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Susan Jung’s recipes for simply delicious tacos

Whenever I visit my parents in California, one of the first things I do is head for a taqueria. My mother knows me well; she once picked me up from the airport at 9.30am and asked me on the way home if I wanted tacos. By 10am, we were eating Ensenada fish tacos.

The tacos available in Hong Kong are usually complicated, with too much gloop. I like them simple – tortilla (corn, please) with meat or fish, raw vege­tables for crunch and colour (depending on the filling, it can be shredded cabbage or lettuce, sliced radishes or just chopped white onion) and a little salsa.

Carne asada tacos with avocado and tomato salsa

The skirt steak used in this recipe isn’t easy to find: it’s a thin, long cut of meat with a strong, beefy flavour. It’s not very tender so for tacos it needs to be sliced against the grain and roughly chopped into small pieces. If you can’t find skirt steak, substi­tute flank steak, but cut it horizontally into two thin pieces before marinating the meat.

800 grams skirt steak
125ml soy sauce
60ml fresh orange juice
25ml fresh lime juice
20ml olive oil
40 grams garlic, roughly chopped
½ tsp oregano
Oil, for the skillet

For the salsa and to serve:
1 avocado
300 grams cherry tomatoes (use the small sweet oval or pear-shaped tomatoes sold by fruit vendors)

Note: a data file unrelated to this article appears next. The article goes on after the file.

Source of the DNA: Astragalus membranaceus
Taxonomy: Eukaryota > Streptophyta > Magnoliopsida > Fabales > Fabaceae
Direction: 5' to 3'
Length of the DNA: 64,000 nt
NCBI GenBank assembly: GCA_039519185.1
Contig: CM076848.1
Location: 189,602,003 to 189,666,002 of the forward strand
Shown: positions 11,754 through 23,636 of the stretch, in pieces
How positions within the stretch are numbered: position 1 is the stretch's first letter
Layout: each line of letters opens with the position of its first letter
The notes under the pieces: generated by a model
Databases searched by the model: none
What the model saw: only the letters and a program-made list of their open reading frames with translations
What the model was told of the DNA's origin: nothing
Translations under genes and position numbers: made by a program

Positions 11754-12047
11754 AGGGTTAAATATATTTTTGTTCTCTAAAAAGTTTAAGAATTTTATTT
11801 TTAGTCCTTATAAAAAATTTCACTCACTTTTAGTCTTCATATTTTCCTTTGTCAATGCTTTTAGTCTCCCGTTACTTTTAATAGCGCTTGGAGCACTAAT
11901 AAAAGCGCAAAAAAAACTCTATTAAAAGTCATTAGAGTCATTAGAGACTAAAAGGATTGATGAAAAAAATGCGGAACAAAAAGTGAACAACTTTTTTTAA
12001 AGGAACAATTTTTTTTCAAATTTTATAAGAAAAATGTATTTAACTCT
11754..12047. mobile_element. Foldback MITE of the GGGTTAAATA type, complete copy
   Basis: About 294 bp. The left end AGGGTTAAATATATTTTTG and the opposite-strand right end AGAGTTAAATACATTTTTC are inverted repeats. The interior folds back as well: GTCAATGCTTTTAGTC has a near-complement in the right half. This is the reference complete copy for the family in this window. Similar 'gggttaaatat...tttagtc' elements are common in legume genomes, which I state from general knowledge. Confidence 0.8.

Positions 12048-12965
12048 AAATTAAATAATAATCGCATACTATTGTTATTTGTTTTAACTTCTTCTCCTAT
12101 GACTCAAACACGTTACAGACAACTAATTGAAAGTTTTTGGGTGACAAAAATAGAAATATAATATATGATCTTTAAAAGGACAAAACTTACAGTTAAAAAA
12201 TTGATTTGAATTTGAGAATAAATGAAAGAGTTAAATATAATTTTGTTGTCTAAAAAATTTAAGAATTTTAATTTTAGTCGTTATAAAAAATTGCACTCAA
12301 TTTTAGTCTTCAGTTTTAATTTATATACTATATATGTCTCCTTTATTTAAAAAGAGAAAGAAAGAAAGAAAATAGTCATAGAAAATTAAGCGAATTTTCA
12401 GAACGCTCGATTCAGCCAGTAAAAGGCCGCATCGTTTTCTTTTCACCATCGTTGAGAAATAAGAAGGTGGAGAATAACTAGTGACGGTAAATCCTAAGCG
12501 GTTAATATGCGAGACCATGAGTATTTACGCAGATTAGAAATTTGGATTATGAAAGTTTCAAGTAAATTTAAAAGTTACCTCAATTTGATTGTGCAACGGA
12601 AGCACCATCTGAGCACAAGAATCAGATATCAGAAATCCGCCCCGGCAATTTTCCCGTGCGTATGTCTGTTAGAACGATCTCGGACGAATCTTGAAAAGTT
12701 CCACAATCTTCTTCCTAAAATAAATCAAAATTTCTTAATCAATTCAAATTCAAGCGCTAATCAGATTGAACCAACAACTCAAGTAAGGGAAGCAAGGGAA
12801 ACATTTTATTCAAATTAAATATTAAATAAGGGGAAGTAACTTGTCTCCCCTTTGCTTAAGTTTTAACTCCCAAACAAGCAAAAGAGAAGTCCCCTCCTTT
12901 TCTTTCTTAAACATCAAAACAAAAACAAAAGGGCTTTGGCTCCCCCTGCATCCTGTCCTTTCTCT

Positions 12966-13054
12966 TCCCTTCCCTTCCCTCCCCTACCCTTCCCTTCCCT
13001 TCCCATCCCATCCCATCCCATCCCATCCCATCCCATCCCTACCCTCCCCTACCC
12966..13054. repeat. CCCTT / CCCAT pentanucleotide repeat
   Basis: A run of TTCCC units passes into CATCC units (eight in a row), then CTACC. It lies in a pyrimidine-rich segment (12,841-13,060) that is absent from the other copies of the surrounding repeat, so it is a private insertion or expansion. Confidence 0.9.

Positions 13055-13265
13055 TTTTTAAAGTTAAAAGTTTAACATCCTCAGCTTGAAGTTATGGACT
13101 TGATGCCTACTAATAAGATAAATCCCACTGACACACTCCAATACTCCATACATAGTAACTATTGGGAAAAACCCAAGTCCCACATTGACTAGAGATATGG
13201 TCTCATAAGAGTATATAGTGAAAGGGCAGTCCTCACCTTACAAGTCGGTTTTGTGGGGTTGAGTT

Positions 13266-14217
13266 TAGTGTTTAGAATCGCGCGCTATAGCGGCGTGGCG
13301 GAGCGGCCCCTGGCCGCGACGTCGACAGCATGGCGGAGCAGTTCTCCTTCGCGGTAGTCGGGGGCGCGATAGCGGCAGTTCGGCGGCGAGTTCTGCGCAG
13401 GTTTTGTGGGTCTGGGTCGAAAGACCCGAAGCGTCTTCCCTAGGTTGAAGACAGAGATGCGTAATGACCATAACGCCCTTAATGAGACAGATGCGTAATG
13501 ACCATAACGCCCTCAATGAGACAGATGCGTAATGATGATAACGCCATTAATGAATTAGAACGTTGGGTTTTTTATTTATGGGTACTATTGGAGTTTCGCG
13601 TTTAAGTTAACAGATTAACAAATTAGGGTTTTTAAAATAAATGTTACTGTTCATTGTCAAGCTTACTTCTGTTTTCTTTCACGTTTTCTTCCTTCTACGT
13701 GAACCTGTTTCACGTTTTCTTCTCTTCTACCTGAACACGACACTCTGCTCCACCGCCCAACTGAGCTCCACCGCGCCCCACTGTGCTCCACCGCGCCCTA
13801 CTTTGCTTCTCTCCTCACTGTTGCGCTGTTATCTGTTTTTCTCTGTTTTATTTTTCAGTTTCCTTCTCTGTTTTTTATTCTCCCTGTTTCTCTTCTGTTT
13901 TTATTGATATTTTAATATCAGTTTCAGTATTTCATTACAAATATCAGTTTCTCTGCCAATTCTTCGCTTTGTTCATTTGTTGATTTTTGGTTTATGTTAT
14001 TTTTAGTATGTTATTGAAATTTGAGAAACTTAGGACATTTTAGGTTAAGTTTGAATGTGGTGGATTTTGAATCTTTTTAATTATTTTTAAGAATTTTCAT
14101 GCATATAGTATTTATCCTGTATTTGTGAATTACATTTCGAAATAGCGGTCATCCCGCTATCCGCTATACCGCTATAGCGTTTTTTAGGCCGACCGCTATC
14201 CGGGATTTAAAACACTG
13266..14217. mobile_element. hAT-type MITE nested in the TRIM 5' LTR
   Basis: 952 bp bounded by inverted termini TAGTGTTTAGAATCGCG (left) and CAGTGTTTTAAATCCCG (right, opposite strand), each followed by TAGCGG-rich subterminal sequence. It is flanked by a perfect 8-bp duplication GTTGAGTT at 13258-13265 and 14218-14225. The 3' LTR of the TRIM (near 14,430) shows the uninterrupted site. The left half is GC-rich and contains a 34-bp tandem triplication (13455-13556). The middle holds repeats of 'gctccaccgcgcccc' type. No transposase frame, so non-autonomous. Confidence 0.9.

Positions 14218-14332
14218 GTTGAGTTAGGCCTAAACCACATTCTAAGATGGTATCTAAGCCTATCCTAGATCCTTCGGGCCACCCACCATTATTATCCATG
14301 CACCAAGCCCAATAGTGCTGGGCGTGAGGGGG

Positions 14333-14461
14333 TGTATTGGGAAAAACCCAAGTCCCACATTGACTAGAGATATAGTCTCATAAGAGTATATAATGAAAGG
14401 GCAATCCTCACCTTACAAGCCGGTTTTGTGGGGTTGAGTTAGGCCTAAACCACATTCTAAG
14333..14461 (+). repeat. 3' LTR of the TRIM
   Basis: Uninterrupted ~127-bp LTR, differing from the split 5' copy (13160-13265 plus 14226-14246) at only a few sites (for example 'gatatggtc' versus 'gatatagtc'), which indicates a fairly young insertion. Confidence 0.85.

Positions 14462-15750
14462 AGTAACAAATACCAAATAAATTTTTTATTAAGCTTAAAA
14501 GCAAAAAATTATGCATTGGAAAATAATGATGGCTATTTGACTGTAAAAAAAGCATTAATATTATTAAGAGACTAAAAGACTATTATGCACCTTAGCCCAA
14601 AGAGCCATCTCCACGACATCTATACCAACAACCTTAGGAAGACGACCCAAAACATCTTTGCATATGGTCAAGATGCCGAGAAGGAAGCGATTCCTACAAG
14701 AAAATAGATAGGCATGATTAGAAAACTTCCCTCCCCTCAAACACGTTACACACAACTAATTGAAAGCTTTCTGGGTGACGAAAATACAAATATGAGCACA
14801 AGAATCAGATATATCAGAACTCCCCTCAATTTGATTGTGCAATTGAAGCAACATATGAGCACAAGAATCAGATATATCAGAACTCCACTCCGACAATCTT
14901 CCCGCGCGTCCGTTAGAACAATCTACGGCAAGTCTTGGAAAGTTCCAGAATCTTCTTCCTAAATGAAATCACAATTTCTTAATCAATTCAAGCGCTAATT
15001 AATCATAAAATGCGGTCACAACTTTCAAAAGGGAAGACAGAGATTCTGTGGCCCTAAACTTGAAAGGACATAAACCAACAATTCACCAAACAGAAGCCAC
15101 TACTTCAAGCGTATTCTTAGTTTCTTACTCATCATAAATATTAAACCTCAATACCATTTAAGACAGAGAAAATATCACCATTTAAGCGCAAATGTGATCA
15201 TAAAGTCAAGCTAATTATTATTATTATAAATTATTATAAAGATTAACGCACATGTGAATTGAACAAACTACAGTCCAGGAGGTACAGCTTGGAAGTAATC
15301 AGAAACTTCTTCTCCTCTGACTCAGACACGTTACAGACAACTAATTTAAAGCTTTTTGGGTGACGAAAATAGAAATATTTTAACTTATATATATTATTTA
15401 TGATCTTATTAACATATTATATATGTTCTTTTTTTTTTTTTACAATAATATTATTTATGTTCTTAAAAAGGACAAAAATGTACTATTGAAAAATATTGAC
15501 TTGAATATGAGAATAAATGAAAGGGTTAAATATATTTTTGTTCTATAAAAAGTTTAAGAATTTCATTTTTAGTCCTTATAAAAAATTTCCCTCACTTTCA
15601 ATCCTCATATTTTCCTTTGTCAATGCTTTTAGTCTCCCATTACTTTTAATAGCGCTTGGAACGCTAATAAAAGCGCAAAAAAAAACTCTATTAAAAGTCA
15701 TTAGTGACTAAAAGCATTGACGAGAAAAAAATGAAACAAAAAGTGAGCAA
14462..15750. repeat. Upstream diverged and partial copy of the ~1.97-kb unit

1 small garlic clove
1 shallot
1 red bird’s-eye chilli, or to taste
15ml fresh lime juice, or to taste
A few sprigs of fresh coriander
Fine sea salt
About a dozen corn tortillas, about 15cm in diameter

Fresh limes

Cut the skirt steak into pieces that will fit into your pan. Put the meat into a large bowl. Mix the soy sauce with the orange and lime juices, olive oil, garlic and oregano. Pour the marinade over the meat and mix, then transfer the ingredients into a large ziplock bag. Squeeze out as much air as possible from the bag then seal the top. Leave at room temperature for about two hours, occasion­ally shaking, turning and massaging the bag so the meat is evenly seasoned.

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Make the salsa. Dice the tomatoes and mince the garlic and shallot. Cut the chilli in half lengthwise then use a small spoon to scrape out the seeds. Finely mince the chilli and roughly chop the fresh coriander. Put the tomatoes, garlic, shallot and chilli in a bowl, add the lime juice and season to taste with salt. Mix in the chopped coriander. Cut the avocado in half and remove the pit. With the avocado still in the skin, use a small knife to cut the flesh into 6mm cubes. Use a spoon to scoop the avocado from the skin. Put the avocado cubes into the bowl with the tomatoes and other ingredients and mix it gently.

Lightly oil a cast-iron pan (or griddle) and place it over a high flame until it’s almost smoking. Drain the meat and remove and discard the garlic. Briefly blot the meat with paper towels. Place the meat in one layer in the pan and sear over a high flame for about three minutes on each side, or until the exterior is dark and crusty. Put the meat on a plate and let it rest for about 15 minutes.